Recently, surface modification after sintering has been shown to improve performance and the stability of fabricated LSCF cathodes. Known as “infill”, a coating is applied via a solution route to the cathode after fabrication of the SOFC stack. In the case of an LSCF backbone with an LSM infilled coating, performance was significantly enhanced, and Sr surface enrichment was not observed. The infill coating may also be produced by atomic layer deposition (ALD). Examples of infill via ALD include ZrO and La1-xSrxCoO3-δ (LSC).
While an infilled cathode arguably represents the state of the art, it is viewed by some as an extra process step in the fabrication process for SOFC manufacturers. An alternative route to improved surface modified cathode powders comprises a core-shell type structure that could provide the benefits of surface modification of a fully processed cathode but in a raw cathode powder that can act as a drop in replacement for existing cathode powders to create an infill-like cathode microstructure. This would be a great advantage, streamlining the manufacturing process by eliminating the need for a post-fabrication infill process.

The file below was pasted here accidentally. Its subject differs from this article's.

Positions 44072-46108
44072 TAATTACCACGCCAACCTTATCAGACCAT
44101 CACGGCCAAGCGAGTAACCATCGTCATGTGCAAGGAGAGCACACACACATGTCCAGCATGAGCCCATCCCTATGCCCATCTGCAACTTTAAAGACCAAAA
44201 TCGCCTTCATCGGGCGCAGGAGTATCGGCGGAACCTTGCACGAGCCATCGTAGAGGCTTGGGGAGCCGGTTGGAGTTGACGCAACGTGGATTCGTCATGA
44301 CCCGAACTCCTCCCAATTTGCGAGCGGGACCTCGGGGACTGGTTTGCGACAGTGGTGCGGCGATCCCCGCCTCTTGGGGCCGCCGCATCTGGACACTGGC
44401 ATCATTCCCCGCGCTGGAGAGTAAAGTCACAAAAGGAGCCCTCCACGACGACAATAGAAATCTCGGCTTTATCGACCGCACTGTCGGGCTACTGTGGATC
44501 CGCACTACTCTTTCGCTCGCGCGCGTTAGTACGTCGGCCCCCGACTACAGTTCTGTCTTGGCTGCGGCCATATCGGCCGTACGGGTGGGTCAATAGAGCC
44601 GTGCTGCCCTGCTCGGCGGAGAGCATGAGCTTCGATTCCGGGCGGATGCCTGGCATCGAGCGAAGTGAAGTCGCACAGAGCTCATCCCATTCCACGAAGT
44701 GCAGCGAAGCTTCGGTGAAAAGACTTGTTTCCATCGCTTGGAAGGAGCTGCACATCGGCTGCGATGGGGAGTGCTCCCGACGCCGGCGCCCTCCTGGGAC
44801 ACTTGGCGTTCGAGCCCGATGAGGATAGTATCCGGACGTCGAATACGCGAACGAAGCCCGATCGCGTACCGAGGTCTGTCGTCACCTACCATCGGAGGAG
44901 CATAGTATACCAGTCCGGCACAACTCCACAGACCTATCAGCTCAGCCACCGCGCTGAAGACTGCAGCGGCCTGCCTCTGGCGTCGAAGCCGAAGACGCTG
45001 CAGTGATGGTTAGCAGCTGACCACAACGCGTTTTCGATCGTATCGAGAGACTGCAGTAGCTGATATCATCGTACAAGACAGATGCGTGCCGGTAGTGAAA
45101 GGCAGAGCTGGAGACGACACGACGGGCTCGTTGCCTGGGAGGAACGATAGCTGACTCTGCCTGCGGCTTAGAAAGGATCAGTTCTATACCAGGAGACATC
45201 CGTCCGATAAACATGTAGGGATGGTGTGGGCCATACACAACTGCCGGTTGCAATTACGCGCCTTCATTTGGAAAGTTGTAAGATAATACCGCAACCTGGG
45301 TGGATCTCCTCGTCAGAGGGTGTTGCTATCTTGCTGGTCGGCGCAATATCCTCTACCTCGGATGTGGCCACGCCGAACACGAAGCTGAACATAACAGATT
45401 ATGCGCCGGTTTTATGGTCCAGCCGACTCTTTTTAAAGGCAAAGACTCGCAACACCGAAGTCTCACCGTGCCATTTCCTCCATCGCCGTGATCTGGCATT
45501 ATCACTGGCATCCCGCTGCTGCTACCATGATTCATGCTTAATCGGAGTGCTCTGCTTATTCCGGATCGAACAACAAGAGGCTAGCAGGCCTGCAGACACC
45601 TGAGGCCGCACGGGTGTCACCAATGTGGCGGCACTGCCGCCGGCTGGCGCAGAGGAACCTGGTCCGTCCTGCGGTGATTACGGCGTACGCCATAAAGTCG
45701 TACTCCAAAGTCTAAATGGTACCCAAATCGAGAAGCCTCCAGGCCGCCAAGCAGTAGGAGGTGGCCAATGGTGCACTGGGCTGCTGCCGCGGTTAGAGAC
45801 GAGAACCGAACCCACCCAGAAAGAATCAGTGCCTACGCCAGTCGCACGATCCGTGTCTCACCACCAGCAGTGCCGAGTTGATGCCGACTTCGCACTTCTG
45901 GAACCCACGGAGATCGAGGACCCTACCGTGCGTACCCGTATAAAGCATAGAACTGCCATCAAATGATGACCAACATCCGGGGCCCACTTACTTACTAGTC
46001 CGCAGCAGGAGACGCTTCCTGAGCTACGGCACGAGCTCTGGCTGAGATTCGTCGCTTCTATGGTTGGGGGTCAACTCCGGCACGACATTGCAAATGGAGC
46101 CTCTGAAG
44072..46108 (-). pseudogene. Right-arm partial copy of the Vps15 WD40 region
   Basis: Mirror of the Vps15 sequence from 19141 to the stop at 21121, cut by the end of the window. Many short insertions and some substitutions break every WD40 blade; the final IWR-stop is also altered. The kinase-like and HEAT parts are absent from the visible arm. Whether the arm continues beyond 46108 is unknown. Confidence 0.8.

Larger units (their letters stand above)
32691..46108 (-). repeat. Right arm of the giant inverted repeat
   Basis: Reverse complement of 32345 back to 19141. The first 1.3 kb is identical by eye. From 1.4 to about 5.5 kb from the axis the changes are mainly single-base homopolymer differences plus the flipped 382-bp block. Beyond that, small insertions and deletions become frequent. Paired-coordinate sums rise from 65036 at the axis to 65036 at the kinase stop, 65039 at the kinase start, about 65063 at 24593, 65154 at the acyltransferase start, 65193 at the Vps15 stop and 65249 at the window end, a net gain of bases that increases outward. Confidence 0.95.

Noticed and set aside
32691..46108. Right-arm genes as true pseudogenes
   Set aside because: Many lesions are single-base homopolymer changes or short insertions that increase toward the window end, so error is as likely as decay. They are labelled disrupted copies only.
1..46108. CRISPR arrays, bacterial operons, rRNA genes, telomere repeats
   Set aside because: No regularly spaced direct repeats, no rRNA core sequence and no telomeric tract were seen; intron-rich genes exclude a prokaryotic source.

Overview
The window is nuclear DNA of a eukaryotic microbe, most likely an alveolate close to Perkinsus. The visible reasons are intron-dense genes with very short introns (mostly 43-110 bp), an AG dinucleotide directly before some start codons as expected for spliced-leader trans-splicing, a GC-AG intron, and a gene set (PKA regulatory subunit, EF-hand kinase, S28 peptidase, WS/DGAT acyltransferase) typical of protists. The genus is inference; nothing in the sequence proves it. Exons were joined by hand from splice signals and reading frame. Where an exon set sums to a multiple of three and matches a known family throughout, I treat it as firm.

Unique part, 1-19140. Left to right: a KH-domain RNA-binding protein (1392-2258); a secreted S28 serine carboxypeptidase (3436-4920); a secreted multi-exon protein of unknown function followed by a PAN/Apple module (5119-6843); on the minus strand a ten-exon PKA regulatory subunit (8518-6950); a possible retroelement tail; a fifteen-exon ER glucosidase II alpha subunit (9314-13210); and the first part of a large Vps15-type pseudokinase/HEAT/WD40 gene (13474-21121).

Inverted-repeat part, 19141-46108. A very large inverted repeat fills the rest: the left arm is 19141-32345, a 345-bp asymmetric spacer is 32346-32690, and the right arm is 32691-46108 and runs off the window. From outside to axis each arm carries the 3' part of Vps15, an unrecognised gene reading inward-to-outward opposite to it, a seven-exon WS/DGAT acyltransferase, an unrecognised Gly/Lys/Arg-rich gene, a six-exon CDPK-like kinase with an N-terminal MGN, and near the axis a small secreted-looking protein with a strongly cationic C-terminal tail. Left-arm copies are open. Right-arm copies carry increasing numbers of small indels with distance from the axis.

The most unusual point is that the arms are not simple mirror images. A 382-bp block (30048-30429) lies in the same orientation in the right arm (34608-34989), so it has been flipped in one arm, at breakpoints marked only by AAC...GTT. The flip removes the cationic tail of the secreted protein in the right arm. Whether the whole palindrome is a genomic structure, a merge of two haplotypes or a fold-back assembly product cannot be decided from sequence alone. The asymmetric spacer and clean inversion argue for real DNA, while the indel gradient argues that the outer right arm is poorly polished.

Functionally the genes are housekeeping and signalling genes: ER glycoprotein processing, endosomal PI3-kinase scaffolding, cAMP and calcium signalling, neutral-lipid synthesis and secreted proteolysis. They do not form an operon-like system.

Accordingly, it would be a significantly advantageous improvement to produce a highly controlled surface layer on SOFC cathode powder particles, after which the particles could be sintered, or alternatively on a fabricated porous cathode structure, possibly made by sintering cathode powders.SUMMARY DISCLOSURE OF INVENTION
The present invention relates to the fabrication of highly controlled barrier coatings on SOFC cathode powders to reduce migration of cations to the surface of the sintered cathode.
In one aspect, the invention relates to the use of atomic layer deposition (ALD) to deposit a uniform layer of oxide based ceramic films on SOFC cathode powders. The powders are then sintered to form a cathode with improved properties.
In another aspect, the invention relates to the use of oxide based ceramic films fabricated in such a manner as a migration blocking layer on SOFC cathode powders.
In another aspect, the invention relates to the use of oxide based ceramic films fabricated in such a manner as a performance enhancing layer or nanostructures on SOFC cathode powders or pre-fabricated cathode structures.
In yet another aspect, the invention relates to treating a fabricated porous cathode with a performance enhancing layer by ALD.
The present invention relates to the fabrication of oxide based ceramic barrier films on SOFC cathode powders by ALD that may be sintered to form porous SOFC cathodes and methods/equipment to perform controlled deposition. A schematic of an SOFC device is shown in